culturally significant ecosystem survives.

Loppet Environmental Action Project (LEAP)

LEAP’s aim is to ensure that the Loppet Foundation has a positive impact on our community and world by minimizing emissions and waste while practicing and advocating for a culture of responsible stewardship of our natural resources.

Led by a collaborative group of Loppet staff and volunteers, LEAP contributes a critical lens over the broader organization to evaluate our current standards, and create actions to improve and ultimately be a leader in sustainable, nature-forward practices. 

LEAP has created four different big picture categories that members can serve on and specialize in: 

  • Energy/Infrastructure
  • Waste 
  • Habitat Restoration and Land Stewardship
  • Culture and Education 

To get connected to the work of LEAP please contact

LEAP Initiatives

  • Plans for solar panel installation at the Trailhead and Dowling Avenue location
  • Pursuing funding for a formalized plan to lower emissions
  • Stewardship/Habitat Restoration
    1. Saving and supporting the Oak savannah in land adjacent to the Trailhead
    2. Invasive Species removal – Volunteers needed for weekly Tuesday Habitat Restoration!
    3. Native plant species cultivation
  • Loppet Events sustainability efforts
    1. Reuse and recycling of over 2000 cloth ski bibs per year
    2. Awards partner plants a tree for every item purchased
    3. Waste is sorted and weighed at all Loppet events
    4. Reinforce Minneapolis Parks and Recreation Board fluoro wax ban on ski trails via informational signage and fluoro wax collection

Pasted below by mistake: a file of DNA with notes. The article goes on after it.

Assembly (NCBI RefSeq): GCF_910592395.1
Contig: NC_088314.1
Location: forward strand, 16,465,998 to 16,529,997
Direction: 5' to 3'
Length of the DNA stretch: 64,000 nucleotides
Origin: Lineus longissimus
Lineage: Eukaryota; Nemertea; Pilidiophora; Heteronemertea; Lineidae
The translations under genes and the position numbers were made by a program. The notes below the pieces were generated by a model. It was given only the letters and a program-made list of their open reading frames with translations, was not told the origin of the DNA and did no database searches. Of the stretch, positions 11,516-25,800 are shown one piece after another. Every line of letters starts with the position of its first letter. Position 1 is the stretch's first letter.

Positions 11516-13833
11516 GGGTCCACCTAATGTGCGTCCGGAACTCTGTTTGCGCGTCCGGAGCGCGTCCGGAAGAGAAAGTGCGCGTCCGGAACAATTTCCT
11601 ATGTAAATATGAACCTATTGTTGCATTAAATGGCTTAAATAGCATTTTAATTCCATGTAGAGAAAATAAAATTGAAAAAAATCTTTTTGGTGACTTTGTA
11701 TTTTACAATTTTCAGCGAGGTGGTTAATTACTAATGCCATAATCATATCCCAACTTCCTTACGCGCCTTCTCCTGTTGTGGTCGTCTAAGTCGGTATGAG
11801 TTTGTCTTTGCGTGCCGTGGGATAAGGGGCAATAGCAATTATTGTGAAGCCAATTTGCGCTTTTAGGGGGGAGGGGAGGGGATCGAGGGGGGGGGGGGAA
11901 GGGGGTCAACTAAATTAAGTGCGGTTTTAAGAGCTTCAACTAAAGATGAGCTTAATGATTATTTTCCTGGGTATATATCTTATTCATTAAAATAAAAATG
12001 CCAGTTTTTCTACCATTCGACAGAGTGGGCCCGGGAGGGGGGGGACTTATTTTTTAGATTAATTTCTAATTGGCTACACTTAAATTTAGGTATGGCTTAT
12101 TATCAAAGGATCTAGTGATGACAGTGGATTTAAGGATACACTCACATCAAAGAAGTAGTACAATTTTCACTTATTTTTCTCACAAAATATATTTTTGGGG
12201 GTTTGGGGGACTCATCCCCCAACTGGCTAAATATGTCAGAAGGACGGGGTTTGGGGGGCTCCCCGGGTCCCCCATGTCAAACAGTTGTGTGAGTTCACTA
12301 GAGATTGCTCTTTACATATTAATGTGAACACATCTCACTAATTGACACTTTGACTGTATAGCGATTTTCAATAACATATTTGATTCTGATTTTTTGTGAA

LEAP Partnerships

  1. The Loppet has established partnership with Green Cities Accord for carbon offsets, with a special focus on planting and maintaining trees in Theodore Wirth Park
    • Offset purchasing has been integrated via registration for all Loppet programming and events
  2. The Trailhead served as Earth Day clean-up hub for Minneapolis Parks and Recreation Board
  3. Pursing EV Charging stations to be installed in Trailhead parking lot


  • Sustainability: a pillar for the planning and execution
  • Infrastructure items purchased with long term use as a priority
  • Sustainable waste management in effect:
    1. Green Team Volunteers recruited to insure proper waste sorting
    2. Waste contractor onsite ensured disposed items were sorted into the appropriate trash, recycle, or compost containers
    3. Food vendors required to ensure all serveware  were recyclable or compostable.
    4. Beverage management efforts
      1. rCup– Reusable cups
      2. Canned water vs plastic bottles
      3. Spectator water bottle refill stations
  • Polestar EVs – official vehicle fleet 
  • Education
    1. Save our Winters session
    2. Xcel Climate panel talk hosted by Bill McKibbon

The Green Team is a critical part of the Events Team. The Team is composed of volunteers and led by our events staff.   The main duties of green team members at events include setting up waste bins, monitoring recycle and compost bins to ensure proper disposal, and switching out bags when needed.

“It’s not a glamorous job, but it’s very important to keep the waste sorted otherwise it all turns into trash.” Bryan Soto – Events Operations Manager 

To get connected to the Green Team contact